The trials lasted anywhere from three weeks to six months, with the green-tea users showing a bigger average decline in LDL and total cholesterol than their counterparts in the control groups.
The benefit seemed to be limited to people who already had High cholesterol when they entered the study.
Overall, teas appeared more effective than capsules. But Phung said there isn’t enough data to be sure that the beverage is better than the extract.
“We would really need to have some head-to-head studies comparing the different forms of green tea in order to show which ones work more effectively,” Phung said.
There are other questions, too - including what dose of green tea catechins is “ideal.”
In the trials Phung’s team studied, the daily catechin dose ranged from 145 milligrams to 3,000 milligrams. But the researchers were not able to test for a “dose-response” effect - which would have shown whether the cholesterol benefits increase as the catechin dose goes up.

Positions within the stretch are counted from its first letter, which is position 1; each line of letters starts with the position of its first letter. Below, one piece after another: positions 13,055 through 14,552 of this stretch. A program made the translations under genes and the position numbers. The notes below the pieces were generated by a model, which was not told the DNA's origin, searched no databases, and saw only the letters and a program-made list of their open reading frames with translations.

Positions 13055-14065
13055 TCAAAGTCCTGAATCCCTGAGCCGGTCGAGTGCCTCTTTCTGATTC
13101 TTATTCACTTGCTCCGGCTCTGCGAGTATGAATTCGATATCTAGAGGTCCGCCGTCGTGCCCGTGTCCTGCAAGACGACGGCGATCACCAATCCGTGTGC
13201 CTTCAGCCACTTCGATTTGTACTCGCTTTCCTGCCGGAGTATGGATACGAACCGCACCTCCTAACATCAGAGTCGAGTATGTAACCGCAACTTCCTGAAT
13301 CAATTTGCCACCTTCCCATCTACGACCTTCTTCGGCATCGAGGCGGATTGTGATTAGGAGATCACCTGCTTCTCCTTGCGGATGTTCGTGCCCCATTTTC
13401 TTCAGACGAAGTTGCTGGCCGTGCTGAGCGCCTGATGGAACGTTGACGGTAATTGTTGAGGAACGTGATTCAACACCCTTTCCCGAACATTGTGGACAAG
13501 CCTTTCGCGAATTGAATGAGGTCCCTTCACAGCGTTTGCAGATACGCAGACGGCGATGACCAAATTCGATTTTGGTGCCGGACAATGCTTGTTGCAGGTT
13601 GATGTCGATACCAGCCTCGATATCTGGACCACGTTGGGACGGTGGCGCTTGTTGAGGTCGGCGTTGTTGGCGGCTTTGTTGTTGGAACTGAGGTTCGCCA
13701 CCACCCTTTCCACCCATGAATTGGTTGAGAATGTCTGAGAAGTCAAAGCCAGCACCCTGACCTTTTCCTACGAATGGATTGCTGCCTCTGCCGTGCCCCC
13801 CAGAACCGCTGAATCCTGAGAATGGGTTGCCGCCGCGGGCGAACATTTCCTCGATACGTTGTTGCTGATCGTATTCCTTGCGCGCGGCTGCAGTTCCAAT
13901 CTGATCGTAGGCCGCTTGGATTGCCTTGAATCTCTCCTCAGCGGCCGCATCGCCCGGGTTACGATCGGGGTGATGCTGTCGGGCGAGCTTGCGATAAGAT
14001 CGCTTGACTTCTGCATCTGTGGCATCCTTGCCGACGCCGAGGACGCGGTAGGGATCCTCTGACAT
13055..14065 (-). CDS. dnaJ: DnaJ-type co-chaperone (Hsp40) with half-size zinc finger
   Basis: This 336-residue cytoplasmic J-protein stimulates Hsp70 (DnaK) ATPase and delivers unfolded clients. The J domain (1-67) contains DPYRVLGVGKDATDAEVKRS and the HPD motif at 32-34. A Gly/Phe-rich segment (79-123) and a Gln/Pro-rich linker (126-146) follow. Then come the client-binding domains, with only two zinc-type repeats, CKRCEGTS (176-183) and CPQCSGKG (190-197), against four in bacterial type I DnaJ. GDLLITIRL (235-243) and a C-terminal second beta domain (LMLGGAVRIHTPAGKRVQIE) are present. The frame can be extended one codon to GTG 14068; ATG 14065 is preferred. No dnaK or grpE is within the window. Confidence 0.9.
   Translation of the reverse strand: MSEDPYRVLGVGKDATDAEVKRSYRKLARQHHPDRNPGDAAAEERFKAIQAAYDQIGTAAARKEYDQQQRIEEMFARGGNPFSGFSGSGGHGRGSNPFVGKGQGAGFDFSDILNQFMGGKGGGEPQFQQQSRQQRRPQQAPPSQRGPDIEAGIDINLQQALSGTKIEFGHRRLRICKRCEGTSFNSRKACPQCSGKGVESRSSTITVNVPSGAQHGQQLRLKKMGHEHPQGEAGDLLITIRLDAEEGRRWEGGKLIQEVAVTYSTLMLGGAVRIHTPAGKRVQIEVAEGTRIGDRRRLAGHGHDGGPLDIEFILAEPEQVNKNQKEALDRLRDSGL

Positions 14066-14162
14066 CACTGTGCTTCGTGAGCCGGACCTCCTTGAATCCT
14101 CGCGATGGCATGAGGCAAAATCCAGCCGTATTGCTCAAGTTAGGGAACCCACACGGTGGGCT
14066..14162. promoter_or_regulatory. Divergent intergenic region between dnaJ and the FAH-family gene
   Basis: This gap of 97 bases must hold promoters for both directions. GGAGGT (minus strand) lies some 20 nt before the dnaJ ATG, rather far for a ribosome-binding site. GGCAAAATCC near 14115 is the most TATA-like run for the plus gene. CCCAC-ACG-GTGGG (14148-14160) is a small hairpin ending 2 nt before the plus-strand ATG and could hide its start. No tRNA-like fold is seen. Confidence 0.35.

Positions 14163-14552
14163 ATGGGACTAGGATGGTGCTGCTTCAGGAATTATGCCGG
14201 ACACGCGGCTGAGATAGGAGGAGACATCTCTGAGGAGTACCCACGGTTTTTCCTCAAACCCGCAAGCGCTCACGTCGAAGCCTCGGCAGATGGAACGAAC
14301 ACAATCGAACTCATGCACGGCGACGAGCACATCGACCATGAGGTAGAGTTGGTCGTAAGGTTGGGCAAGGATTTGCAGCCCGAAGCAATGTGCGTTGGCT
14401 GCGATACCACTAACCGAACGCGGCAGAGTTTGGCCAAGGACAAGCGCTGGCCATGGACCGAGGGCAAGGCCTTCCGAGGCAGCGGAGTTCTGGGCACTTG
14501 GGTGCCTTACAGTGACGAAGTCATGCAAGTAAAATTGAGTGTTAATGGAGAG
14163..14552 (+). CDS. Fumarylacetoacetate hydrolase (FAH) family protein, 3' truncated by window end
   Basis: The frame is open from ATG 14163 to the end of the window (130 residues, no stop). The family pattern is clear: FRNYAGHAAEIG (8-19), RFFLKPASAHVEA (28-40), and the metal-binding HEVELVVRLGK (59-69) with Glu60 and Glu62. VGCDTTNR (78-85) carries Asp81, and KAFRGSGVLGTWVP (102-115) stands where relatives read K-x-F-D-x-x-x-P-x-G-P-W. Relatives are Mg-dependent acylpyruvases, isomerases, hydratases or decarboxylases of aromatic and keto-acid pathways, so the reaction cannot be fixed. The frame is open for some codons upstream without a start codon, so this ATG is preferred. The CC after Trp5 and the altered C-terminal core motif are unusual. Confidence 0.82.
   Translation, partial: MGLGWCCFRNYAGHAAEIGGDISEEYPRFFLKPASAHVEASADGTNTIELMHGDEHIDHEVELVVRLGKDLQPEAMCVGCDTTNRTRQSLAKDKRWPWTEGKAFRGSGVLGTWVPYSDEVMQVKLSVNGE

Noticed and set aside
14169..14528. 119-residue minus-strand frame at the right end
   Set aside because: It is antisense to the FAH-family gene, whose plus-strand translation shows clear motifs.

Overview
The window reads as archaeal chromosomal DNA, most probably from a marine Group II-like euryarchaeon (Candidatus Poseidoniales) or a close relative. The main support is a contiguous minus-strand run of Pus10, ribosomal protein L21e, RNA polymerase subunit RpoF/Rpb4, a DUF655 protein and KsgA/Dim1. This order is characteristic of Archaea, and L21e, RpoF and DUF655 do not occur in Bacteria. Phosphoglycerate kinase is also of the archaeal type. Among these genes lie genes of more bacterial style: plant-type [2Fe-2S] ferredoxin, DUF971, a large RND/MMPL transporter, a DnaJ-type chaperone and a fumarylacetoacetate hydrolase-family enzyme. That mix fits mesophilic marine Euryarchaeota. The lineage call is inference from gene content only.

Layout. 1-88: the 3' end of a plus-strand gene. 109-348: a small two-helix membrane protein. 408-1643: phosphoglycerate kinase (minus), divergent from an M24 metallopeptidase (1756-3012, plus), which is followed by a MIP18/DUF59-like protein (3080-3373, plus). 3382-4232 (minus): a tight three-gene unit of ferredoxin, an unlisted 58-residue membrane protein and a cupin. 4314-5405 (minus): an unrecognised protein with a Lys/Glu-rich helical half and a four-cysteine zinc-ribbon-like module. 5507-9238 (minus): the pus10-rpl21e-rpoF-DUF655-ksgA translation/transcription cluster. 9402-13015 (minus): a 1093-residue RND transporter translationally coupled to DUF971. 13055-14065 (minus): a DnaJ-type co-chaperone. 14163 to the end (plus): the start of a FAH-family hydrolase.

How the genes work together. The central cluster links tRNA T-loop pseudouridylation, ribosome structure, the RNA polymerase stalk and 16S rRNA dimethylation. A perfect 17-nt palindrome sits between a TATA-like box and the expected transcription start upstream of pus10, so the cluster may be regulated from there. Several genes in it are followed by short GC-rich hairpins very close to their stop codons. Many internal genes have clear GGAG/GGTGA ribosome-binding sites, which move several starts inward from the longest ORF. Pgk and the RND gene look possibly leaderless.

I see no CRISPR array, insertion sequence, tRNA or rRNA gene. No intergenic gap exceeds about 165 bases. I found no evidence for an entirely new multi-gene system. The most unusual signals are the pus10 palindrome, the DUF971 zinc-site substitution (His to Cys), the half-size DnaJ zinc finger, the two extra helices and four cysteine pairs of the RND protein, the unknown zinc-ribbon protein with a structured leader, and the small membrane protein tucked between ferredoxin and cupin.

As for side effects, green tea is considered safe in moderate amounts - though the drink and the extracts contain caffeine, which some people may need to avoid.
There have also been a few dozen cases of liver damage reported among people using green tea extracts, but it’s not certain that the supplements are to blame.
The current study had no industry funding, and none of the researchers reports financial conflicts of interest.